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Indian Nations Law Update - January 2016

January 7, 2016

Indian Nations Law Update - January 2016

January 7, 2016

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Congress extends tax breaks for Indian country 

On Dec. 18, the President signed into law the 2016 Consolidated Appropriations Act for fiscal year 2016. Features of the act important to Indian country include:

  • Extension of the Indian Employment Tax credit, accelerated depreciation for business property on Indian reservations and Indian Coal Production Tax Credit until Dec. 31, 2016;
  • Extension of the New Markets Tax Credit program until Dec. 31, 2019;
  • Permanent extension of the Low Income Housing Credit program; and
  • Extension of renewable energy tax credits, including solar and wind tax credits subject to a reduction and phase-out over the next 7-8 years.  

Godfrey & Kahn has worked extensively with tribes to take advantage of low income housing tax credits and renewable energy tax credits by partnering with taxable entities who are given the opportunity to take advantage of the credits in return for significant equity investments in tribal housing and renewable energy facilities. For more information, contact Brian Pierson at 414.287.9456 or bpierson@gklaw.com.

Supreme Court agrees to review U.S. v. Bryant 

On Dec. 14, the U.S. Supreme Court agreed to hear the government’s appeal from U.S. v. Bryant, relating to the use of tribal court convictions to obtain enhanced, repeat offender penalties in subsequent federal prosecutions. Bryant, a member of the Northern Cheyenne Tribe, had been convicted of several domestic assaults in the Northern Cheyenne Tribal Court. Bryant was not provided with an attorney and received jail time for one of the convictions. When he again offended, the United States indicted him on two counts of domestic assault by a habitual offender, in violation of 18 U.S.C. § 117(a), relying on two prior tribal court convictions for domestic abuse.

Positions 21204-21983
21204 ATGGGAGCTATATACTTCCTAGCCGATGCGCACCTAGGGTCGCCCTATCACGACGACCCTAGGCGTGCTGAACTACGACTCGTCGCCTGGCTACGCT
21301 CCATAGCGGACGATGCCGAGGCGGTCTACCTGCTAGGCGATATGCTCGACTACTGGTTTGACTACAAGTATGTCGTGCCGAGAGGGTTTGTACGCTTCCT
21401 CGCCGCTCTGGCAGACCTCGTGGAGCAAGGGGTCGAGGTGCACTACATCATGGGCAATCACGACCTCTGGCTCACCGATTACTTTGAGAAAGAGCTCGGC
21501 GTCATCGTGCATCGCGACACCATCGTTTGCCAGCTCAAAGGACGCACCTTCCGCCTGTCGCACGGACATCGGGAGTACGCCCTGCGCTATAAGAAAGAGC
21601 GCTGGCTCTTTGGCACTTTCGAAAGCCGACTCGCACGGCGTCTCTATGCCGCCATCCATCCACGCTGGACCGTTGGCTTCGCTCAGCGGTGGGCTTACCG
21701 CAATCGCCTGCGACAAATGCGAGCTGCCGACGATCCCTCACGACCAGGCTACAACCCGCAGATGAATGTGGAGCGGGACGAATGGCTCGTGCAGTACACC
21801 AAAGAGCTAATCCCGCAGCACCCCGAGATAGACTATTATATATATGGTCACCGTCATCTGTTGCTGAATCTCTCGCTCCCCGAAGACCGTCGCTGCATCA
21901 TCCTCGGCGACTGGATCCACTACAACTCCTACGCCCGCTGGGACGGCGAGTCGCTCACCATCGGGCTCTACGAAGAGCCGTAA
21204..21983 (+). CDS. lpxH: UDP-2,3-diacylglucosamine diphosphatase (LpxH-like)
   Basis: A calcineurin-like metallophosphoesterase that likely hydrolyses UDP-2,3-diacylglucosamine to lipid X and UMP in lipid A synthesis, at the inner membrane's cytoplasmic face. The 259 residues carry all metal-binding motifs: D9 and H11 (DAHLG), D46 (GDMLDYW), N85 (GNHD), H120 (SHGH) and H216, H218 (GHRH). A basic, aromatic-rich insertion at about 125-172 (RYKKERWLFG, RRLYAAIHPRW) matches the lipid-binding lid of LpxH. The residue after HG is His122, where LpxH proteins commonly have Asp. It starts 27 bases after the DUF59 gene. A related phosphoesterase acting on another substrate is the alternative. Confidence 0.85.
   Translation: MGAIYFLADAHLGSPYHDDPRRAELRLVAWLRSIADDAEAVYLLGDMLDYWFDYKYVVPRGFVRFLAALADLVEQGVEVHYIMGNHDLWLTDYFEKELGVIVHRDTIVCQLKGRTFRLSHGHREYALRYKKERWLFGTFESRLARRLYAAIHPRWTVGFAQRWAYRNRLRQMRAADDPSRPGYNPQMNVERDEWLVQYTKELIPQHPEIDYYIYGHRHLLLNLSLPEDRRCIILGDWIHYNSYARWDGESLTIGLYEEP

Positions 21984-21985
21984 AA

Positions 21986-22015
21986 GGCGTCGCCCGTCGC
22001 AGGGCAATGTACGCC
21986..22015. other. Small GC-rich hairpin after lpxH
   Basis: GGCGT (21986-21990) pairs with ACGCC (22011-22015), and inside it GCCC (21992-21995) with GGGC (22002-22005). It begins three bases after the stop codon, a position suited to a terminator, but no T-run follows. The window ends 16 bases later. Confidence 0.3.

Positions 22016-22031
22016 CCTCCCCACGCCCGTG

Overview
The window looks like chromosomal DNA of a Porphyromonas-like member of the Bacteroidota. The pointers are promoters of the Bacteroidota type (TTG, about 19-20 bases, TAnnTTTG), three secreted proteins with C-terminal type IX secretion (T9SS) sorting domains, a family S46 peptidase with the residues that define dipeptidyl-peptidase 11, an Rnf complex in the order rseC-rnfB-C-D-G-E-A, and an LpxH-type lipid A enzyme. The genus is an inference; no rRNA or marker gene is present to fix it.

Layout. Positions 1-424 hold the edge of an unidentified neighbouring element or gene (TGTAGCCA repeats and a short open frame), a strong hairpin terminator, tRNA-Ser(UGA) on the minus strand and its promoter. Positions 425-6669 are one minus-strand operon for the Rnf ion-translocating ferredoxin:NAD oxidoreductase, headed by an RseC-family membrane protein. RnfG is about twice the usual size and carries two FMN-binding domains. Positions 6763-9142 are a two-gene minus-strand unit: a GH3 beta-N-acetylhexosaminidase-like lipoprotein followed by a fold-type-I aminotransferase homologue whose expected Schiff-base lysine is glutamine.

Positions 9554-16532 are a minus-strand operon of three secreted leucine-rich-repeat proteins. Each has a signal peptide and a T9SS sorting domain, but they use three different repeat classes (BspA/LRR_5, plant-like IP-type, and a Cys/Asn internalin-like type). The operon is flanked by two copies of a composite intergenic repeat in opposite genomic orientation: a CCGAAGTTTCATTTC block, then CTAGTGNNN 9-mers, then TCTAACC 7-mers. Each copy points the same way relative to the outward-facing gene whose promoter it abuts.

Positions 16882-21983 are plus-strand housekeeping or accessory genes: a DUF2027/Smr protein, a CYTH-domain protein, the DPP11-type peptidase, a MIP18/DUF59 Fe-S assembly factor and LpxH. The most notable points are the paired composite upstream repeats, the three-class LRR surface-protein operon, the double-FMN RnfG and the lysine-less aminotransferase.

Bryant argued that the government should not have been able to rely on the tribal court convictions because he did not have an attorney. Although the Eighth and Tenth Circuits had reached the opposite conclusion, the Ninth Circuit agreed with Bryant and reversed his conviction. U.S. v. Bryant, 792 F.3d 1042 (9th Cir. 2015). A motion to rehear the case before the entire Ninth Circuit was denied but eight dissenting judges issued an opinion explaining why they thought the three-judge panel erred. On Dec. 14, the U.S. Supreme Court agreed to hear the case. 

The question presented to the Supreme Court is “whether reliance on valid uncounseled tribal-court misdemeanor convictions to prove Section 117(a)’s predicate-offense element violates the Constitution.” In its petition for review, the Solicitor argued not only that the Ninth Circuit’s decision was wrong but also that it would impede law enforcement efforts in Indian country: “The court’s decision will impede the effective and uniform enforcement of Section 117(a) by hamstringing the prosecution of recidivist offenders like respondent, who have lengthy records of domestic assault in tribal court but have previously avoided felony-level punishment for their violence. As recognized by all members of the court of appeals panel, and eight judges who dissented from rehearing en banc, this Court’s review is warranted.”

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